Invisalign Changed My Smile And My Life

Invisalign Changed My Smile And My Life

A big smile can make a big difference.

The first time I knew I wanted to change my smile was in the fall of my sophomore year at a networking event for a professional organization I am in for my major. I really enjoy networking and going to these events just to get my name out there and see what people are doing with their degrees. However, this specific event was the most awkward and uncomfortable experience of my entire life.

So when I first walked into the room I immediately already felt awkward because I was overdressed. But hey I guess being overdressed is better than being underdressed right? A woman who was invited to speak at our event was standing by the door. I smiled at her and she went, "oh...are you here for the event?" Which I was kind of thrown off by because like, where else would I be going dressed up like this and why did she look surprised? "Yeah?" I responded now confused thinking I walked into the wrong room or something. "Oh! Okay. So you're a freshman right?" Now I'm really confused because this event wasn't just for freshman. It's already awkward having acne flareups and gaps in my teeth that make me look younger than I am, but it's even more awkward to have someone point it out. Not that she directly pointed it out, but it was still really awkward. I'm a sophomore so technically she wasn't very far off but I felt like at that point forward I wasn't being taken seriously.

I know this woman was probably also, if not more, awkward and uncomfortable as I was when I told her I was a sophomore. What she said rang in my head for a couple weeks and I couldn't shake the feeling that people didn't take me seriously because of my smile. Which sucked because I take these events seriously. So when I went to my dentist for a regular check up and cleaning, I had asked what we could do to correct my smile. Reguar metal braces were out o the question since I was trying to not look like I'm 12 anymore and metal braces would make me look even younger. That's when he brought up Invisalign.

The first couple weeks of Invisalign were rough I'm not gonna lie. Since you have to take them out to eat or drink, the first couple weeks every time I took them out it felt like I was ripping my teeth out. Which is very unpleasant. But after a couple weeks I got used to taking them in and out all the time and the pain went away.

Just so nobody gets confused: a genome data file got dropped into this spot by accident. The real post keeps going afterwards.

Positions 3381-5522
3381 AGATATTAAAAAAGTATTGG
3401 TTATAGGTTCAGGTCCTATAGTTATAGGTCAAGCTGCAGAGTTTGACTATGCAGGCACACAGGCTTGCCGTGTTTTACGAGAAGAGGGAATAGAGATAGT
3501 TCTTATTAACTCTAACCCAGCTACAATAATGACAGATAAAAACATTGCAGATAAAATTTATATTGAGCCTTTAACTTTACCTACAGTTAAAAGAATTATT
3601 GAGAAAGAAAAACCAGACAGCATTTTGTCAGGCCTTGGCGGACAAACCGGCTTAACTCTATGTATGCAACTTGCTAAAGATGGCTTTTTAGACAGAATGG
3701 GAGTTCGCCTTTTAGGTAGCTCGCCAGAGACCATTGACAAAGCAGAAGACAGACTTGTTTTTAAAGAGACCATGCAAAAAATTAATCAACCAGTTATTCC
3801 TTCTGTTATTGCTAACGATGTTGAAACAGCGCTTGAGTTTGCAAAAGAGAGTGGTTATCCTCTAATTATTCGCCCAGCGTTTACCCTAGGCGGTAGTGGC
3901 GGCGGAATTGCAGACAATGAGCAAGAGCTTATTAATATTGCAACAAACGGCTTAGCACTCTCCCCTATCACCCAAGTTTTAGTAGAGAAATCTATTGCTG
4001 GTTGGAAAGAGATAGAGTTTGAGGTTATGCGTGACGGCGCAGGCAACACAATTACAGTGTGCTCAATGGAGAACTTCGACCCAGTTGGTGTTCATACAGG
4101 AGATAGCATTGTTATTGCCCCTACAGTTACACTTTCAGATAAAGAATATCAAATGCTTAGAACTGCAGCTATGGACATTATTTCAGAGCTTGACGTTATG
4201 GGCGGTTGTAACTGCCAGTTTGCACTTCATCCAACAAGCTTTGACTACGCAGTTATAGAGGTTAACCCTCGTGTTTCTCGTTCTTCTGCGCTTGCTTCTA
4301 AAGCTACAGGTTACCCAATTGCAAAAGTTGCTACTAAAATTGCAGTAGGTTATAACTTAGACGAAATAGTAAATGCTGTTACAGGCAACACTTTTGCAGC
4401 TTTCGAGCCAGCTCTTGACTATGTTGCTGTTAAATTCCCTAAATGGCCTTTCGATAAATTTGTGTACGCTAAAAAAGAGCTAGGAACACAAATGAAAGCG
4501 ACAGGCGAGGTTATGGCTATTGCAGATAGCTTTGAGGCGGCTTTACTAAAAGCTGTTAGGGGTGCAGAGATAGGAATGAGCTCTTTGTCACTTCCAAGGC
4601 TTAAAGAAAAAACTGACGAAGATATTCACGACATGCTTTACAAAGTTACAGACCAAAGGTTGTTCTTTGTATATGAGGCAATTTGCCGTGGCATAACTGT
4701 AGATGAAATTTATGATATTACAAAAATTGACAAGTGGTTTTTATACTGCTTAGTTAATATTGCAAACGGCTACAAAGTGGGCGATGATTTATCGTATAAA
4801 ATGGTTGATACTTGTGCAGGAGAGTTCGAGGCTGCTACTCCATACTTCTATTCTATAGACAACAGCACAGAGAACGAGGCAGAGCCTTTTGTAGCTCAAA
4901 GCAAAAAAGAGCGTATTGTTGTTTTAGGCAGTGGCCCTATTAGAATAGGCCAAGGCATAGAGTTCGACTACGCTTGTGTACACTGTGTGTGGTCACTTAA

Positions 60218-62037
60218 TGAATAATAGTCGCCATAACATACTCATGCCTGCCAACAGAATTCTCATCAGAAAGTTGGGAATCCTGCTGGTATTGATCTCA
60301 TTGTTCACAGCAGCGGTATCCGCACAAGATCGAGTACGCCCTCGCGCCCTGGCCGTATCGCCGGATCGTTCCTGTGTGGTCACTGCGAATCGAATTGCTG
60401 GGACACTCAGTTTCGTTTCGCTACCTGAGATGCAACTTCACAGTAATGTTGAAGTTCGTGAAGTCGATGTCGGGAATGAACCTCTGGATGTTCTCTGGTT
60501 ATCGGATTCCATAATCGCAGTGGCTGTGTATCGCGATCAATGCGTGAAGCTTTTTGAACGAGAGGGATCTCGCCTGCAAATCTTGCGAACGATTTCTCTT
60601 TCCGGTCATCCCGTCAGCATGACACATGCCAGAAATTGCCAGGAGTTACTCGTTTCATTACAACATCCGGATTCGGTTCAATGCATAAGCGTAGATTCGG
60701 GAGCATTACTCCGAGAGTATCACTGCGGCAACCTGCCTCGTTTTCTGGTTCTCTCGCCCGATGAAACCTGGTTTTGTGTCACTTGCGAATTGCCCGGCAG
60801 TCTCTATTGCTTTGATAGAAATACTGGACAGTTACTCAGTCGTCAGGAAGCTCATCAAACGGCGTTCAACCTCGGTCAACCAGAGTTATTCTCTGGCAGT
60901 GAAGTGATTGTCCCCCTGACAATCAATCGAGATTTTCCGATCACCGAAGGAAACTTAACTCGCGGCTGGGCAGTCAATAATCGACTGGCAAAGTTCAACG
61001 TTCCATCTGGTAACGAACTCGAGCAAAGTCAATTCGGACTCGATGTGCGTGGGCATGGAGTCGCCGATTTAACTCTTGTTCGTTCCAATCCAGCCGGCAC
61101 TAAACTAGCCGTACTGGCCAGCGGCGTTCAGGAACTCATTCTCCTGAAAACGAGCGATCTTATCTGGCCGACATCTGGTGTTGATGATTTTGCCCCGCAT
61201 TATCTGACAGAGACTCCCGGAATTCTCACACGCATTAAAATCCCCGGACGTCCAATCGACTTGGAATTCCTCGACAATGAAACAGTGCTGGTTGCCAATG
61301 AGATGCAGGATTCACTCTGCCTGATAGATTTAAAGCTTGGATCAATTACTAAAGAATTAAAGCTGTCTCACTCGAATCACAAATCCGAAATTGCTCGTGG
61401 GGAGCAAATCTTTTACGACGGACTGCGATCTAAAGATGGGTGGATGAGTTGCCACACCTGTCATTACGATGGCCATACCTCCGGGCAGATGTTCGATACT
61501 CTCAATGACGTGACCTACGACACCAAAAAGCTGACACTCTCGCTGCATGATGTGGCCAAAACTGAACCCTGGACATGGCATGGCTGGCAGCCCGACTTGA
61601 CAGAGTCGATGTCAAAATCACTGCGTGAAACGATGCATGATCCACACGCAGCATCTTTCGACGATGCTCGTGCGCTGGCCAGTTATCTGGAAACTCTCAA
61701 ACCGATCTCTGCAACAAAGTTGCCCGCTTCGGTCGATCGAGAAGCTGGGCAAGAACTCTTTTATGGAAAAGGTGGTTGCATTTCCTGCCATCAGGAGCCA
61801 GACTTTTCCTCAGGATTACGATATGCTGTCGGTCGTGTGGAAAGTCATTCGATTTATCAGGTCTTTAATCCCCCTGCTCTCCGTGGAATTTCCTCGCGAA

I'm a little more than halfway through my Invisalign "journey" I guess you could say and I would do it again in a heartbeat. Just since the end of February, my teeth have changed so much and I love the results. I feel so much more confident in my smile. I've had lots of people ask if I would recommend going through this whole Invisalign experience. And my answer everytime is yes. If you're looking for a sign to ask about Invisalign this is it. Do it.

Cover Image Credit: Daniel Frank, unsplash

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I'm A Woman And You Can't Convince Me Breastfeeding In Public Is OK In 2019

Sorry, not sorry.


Lately, I have seen so many people going off on social media about how people shouldn't be upset with mothers breastfeeding in public. You know what? I disagree.

There's a huge difference between being modest while breastfeeding and just being straight up careless, trashy and disrespectful to those around you. Why don't you try popping out a boob without a baby attached to it and see how long it takes for you to get arrested for public indecency? Strange how that works, right?

So many people talking about it bring up the point of how we shouldn't "sexualize" breastfeeding and seeing a woman's breasts while doing so. Actually, all of these people are missing the point. It's not sexual, it's just purely immodest and disrespectful.

If you see a girl in a shirt cut too low, you call her a slut. If you see a celebrity post a nude photo, you call them immodest and a terrible role model. What makes you think that pulling out a breast in the middle of public is different, regardless of what you're doing with it?

If I'm eating in a restaurant, I would be disgusted if the person at the table next to me had their bare feet out while they were eating. It's just not appropriate. Neither is pulling out your breast for the entire general public to see.